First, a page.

VOA's Joe DeCapua has before and after pics and details.
China, which for years has taken the bulk of oil exported from Sudan and its former breakaway province, is hosting [South Sudan's President Salva Kiir this week] for talks on energy and infrastructure projects.
Beijing has offered to help build an export pipeline and provide technical help once the crisis with Sudan eases, according to South Sudan's deputy chief of protocol Gum Bol Noah, who accompanied Mr. Kiir to Beijing. The pipeline could cross neighboring Kenya to either the port of Mombasa or Lamu, Mr. Noah said.
China is by far the largest buyer of Sudanese crude, importing about 260,000 barrels a day last year, making Sudan its seventh-largest supplier. Shipments fell sharply after landlocked South Sudan suspended its 350,000 barrels-a-day production in January because of a disagreement over how much it should pay Sudan for transporting oil to its seaport.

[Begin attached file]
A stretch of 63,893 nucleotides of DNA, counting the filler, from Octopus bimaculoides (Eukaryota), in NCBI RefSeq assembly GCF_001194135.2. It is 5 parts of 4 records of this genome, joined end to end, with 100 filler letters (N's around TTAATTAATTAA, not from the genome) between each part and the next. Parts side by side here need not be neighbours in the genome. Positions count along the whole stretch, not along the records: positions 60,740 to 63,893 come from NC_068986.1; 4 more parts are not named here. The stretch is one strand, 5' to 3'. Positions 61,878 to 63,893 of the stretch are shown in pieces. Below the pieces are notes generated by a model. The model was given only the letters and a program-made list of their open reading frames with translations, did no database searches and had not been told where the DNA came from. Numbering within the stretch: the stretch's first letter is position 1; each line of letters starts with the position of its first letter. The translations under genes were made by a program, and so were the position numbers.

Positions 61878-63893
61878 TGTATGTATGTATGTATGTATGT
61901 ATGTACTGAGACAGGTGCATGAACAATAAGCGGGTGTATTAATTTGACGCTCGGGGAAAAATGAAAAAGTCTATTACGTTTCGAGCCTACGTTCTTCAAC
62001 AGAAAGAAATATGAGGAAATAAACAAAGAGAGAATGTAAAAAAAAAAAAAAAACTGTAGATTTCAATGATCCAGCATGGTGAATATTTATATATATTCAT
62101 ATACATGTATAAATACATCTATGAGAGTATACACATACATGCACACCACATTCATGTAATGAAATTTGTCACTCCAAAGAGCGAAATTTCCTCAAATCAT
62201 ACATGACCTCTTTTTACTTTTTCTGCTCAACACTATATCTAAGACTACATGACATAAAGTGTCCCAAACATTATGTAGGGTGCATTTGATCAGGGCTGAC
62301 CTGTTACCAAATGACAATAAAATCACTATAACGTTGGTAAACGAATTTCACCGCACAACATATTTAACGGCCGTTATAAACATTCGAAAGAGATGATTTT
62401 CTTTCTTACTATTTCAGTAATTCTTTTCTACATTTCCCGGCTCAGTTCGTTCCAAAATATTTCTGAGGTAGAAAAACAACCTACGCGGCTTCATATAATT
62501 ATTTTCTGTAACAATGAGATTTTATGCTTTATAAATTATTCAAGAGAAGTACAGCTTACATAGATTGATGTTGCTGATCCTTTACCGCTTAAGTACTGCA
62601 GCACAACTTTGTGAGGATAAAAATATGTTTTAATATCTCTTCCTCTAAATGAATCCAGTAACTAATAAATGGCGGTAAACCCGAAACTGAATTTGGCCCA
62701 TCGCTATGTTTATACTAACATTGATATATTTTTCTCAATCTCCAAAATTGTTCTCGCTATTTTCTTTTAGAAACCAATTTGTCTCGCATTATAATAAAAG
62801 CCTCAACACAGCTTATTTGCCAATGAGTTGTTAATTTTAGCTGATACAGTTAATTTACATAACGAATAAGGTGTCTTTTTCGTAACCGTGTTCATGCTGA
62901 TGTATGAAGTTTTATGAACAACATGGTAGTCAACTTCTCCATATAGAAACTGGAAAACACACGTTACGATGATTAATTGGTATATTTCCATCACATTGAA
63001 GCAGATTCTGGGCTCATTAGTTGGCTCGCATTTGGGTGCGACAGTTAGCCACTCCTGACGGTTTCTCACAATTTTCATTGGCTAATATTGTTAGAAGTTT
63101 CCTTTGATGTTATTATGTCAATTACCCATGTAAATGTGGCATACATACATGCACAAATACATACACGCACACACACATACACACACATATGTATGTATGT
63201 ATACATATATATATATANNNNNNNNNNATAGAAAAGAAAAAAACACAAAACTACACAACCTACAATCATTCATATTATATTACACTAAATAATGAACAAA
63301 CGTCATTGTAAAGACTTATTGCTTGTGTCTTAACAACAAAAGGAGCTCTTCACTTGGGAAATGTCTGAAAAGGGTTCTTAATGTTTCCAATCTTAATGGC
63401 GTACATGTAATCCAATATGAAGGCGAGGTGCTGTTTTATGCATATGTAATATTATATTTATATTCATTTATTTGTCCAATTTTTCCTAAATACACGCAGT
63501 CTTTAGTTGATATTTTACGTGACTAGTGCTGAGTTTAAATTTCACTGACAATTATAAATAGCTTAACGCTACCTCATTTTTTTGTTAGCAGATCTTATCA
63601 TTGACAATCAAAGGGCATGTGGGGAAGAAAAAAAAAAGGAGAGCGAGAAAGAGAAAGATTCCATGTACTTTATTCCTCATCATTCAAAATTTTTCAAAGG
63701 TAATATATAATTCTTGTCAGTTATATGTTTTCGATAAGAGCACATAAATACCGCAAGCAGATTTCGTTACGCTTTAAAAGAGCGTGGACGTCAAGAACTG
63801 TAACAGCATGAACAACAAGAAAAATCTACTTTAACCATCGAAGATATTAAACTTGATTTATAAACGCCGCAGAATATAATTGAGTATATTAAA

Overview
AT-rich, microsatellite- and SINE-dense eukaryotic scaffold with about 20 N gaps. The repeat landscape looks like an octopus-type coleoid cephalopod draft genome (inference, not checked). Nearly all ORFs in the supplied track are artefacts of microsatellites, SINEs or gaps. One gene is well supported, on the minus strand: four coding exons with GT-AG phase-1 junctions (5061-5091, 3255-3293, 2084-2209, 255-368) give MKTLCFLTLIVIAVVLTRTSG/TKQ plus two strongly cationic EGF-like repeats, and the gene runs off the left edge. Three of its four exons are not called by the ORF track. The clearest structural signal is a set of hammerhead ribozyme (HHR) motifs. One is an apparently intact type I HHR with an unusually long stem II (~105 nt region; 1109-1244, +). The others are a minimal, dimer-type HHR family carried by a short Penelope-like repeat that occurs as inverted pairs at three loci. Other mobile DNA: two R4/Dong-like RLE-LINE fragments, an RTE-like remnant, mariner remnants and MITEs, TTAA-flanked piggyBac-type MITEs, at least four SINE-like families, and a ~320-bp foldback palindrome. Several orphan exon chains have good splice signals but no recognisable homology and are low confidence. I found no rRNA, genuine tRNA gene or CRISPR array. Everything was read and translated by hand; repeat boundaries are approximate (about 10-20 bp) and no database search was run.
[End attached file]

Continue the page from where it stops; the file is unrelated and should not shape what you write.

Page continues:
South Sudan, under international pressure, last week withdrew its troops from the disputed oil town of Heglig, but Sudan's oil ministry said the fight left oil facilities there in rubble. In the south, 40% to 60% of oil wells have since been damaged by bombings and fighting, Mr. Noah said.